May 28 (Reuters) – The Angola liquefied natural gas (LNG) export project is expected to resume production in mid-2015, a spokesman for the Chevron-led venture said, after a rupture on a flare line forced a shutdown last month.
The $10 billion project has struggled to squeeze out cargoes since starting up last summer thanks to a succession of technical faults.
A rig capsize, electrical fires, pipeline leaks and limited success in processing the plant’s liquids-rich gas have hampered performance over the past year.
Last month a major rupture on a flare line triggered a facility-wide shutdown.
“Following investigation into the incident that took place at the plant in Soyo on 10 April 2014, Angola LNG will pull forward a planned shutdown to allow its contractor Bechtel to both correct items from the incident and – in parallel – address plant capacity issues,” the spokesman said.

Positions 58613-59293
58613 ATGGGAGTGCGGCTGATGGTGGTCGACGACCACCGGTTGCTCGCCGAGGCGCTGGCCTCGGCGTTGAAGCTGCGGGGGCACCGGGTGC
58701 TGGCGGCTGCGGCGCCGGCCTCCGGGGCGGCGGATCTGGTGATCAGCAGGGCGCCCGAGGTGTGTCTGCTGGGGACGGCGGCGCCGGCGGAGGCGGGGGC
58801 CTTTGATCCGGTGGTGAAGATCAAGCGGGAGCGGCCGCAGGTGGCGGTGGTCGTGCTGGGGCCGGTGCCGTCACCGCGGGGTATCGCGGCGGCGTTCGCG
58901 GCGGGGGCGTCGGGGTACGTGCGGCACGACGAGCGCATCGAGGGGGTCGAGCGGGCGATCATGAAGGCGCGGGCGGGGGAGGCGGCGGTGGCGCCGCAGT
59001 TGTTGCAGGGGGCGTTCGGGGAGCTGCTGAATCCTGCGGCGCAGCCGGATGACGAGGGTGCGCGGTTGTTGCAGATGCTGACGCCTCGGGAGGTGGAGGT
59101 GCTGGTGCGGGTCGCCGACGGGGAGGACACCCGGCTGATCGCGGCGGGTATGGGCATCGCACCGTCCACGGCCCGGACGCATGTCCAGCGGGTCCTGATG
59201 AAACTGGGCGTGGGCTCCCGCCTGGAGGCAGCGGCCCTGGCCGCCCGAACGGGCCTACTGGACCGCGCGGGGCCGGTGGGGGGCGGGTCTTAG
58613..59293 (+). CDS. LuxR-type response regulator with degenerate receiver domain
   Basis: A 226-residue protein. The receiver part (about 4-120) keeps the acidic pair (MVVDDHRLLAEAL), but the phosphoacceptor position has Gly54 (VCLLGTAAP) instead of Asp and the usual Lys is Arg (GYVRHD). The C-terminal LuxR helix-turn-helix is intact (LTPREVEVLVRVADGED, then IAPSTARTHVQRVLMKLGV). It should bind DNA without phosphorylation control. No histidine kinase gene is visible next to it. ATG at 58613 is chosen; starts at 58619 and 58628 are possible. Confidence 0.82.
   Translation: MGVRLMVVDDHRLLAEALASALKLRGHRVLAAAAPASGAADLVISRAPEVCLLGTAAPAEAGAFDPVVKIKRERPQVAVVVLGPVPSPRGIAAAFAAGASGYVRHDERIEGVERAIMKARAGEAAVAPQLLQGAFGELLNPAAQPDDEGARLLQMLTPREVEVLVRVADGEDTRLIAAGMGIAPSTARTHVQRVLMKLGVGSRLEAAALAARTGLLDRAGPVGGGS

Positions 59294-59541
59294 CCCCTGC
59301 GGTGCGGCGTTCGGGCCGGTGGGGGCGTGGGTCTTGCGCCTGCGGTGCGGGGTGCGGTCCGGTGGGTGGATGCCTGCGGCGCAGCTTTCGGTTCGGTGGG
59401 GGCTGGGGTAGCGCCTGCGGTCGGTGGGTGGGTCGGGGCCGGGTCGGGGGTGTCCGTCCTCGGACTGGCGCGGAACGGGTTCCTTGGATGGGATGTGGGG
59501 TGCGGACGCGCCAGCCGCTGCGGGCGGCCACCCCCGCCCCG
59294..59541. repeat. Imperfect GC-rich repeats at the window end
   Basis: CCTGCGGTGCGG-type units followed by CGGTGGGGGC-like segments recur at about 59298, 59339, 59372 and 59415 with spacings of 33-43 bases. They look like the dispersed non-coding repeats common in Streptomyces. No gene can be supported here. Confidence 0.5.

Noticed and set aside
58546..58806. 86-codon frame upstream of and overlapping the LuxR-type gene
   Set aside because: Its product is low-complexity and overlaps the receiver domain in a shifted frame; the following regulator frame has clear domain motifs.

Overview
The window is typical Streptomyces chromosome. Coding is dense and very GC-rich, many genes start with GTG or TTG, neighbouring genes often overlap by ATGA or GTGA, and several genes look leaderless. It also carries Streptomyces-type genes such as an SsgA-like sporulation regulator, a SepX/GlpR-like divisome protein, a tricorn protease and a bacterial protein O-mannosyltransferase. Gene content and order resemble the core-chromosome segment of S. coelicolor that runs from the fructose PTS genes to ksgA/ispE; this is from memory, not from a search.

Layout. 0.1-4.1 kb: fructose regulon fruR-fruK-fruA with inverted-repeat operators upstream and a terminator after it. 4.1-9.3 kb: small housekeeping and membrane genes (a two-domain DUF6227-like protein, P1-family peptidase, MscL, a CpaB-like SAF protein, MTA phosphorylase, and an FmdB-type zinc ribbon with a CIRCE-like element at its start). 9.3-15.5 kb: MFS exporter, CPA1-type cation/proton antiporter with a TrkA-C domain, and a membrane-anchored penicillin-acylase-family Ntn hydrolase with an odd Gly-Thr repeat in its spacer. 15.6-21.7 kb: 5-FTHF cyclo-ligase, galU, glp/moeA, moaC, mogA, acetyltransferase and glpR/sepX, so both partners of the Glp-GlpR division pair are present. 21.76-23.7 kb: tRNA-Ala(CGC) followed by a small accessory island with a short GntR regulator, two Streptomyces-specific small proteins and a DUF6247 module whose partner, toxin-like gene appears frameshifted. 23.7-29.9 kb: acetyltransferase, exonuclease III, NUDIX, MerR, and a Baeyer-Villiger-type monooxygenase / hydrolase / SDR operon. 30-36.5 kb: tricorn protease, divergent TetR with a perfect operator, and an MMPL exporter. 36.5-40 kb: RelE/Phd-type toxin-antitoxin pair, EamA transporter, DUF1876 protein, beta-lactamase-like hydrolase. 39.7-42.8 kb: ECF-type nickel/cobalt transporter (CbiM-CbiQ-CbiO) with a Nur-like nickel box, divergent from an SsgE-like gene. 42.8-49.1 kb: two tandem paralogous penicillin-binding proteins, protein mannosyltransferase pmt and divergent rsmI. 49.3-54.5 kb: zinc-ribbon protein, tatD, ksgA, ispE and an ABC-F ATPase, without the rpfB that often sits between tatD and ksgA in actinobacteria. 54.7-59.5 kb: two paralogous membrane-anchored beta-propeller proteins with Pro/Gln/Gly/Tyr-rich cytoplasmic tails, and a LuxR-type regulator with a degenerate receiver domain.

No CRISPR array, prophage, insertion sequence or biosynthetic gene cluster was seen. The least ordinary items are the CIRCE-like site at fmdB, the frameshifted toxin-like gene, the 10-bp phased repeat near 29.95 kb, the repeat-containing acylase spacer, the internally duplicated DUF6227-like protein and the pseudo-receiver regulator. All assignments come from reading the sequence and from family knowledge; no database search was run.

It is expected that this work will continue into next year, with the plant expected to restart in mid 2015, he added.
Reuters reported last week that Angola LNG had approached shipbrokers to lease out its entire tanker fleet, signalling a prolonged inability of the plant to produce fuel for export.
Reacting to news of the shutdown, a shipping source on Wednesday said the availability of so much shipping capacity would weigh on already-depressed rental rates.
“Massively negative for LNG shipping to see Angola vessels trade spot for 12 months,” he said.
Chevron has a 36.4 percent share in the plant, while Angolan state oil firm Sonangol has 22.8 percent. Other stakeholders include Total, BP and ENI.
(Reporting by Oleg Vukmanovic; editing by Keiron Henderson)
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